Impact of risk aversion globally ahead of U.S. elections
Rupee dropped to an eight-week low against the U.S. dollar on Monday following uncertainty over a Greek Parliamentary vote on austerity on Wednesday and risk aversion globally ahead of U.S. elections.
The rupee closed at 54.60/61 a dollar after falling to 54.65 intra-day, its weakest since September 14, as compared to 53.8050/8150 last Friday.
“Rupee fell due to the rise of dollar in the international market against the euro and gold price followed by certain stop-loss getting triggered in India at around Rs.54.20 a dollar in mid-afternoon session. There were also reports that gold importers were covering their currency exposure, which also fuelled the fall of rupee by 80 paise from the previous day’s close,” said K. N. Dey, Director, Basix Forex.
The eurozone debt crisis is again haunting the financial markets across the world as Greek Parliament is due to vote for reforms on Wednesday.
The Indian rupee has witnessed a roller-coaster ride over the past two months swinging from a gain of almost 7 per cent in September to a loss of nearly 4 per cent in October. From a five-month high of 51.38 against the U.S. dollar in early October, the rupee has now weakened to a six-week low of above 54, said ING Vysya Bank in a report.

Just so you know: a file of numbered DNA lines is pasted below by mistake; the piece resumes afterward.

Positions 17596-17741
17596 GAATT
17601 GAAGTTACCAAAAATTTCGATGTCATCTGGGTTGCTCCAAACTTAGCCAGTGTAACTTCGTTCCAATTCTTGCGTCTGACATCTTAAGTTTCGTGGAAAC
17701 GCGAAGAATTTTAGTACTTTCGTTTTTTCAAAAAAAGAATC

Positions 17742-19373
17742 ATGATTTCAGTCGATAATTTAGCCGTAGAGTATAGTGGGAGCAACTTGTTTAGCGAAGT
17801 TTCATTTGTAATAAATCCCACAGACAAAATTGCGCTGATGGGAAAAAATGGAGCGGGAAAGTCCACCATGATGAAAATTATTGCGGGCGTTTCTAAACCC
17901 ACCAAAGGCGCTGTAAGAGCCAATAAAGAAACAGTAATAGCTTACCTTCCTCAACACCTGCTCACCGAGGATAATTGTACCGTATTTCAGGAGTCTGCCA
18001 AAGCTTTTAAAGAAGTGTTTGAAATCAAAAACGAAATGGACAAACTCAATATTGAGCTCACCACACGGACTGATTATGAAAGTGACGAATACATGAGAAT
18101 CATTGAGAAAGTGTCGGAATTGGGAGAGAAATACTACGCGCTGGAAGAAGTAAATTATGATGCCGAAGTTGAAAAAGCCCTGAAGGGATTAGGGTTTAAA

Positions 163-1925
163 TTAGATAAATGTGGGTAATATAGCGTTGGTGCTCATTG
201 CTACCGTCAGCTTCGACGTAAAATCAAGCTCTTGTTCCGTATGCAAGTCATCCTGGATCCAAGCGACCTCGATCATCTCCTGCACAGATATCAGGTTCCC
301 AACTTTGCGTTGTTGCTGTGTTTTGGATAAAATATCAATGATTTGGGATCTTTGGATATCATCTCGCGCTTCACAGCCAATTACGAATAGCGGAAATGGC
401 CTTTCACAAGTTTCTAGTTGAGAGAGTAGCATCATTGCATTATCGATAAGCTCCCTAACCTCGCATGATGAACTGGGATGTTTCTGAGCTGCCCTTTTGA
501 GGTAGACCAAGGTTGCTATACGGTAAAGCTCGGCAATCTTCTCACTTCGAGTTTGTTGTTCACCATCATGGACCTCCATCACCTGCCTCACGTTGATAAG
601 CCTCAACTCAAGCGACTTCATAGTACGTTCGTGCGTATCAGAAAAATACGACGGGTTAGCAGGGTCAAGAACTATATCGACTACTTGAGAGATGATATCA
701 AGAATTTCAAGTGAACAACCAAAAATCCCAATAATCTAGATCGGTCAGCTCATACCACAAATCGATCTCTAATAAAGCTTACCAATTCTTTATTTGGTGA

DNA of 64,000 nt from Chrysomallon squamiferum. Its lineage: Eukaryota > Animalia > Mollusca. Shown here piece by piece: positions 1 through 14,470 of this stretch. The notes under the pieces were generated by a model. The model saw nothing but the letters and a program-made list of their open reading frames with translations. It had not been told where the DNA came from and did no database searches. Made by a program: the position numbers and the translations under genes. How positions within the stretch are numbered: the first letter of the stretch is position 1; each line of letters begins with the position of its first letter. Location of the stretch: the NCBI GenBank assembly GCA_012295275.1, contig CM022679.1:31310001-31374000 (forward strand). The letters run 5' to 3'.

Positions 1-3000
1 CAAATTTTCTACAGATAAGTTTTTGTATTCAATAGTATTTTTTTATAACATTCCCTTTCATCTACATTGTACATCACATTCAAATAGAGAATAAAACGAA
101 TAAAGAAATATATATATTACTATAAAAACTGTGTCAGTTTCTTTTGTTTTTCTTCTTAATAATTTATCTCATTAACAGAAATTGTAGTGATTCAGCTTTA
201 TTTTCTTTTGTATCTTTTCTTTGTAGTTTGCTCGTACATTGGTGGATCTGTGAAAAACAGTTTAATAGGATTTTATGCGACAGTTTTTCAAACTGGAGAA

While rupee’s gains in early September were triggered by the optimism surrounding ECB and U.S. Fed stimulus measures, the sharp rally over following weeks owes mainly to the domestic announcements over a slew of remedial reform measures announced by the government.
Despite robust flows of foreign funds — foreign institutional investor net inflows were $4.1 billion in September and $3.2 billion in October — the rupee has now come under pressure as the investor focus has shifted towards the implementation of the measures announced.
“Most of these actions would provide guidance for the extent to which fiscal slippages can be trimmed and FDI inflows given a boost to curb inflation and support growth in the medium-term,” said Upasana Bhardwaj, Economist, ING Vysya Bank.
Additionally, according to her, the Reserve Bank of India’s (RBI’s) recent decision to stick firmly to its anti-inflationary stance and refrain from reducing the key policy rate has further worsened the concerns on the growth front.
While recent weakness in rupee can partly be attributed to the seasonal pick-up in gold imports and rekindling of European debt woes, global tail risk events in the near- to medium-term have receded.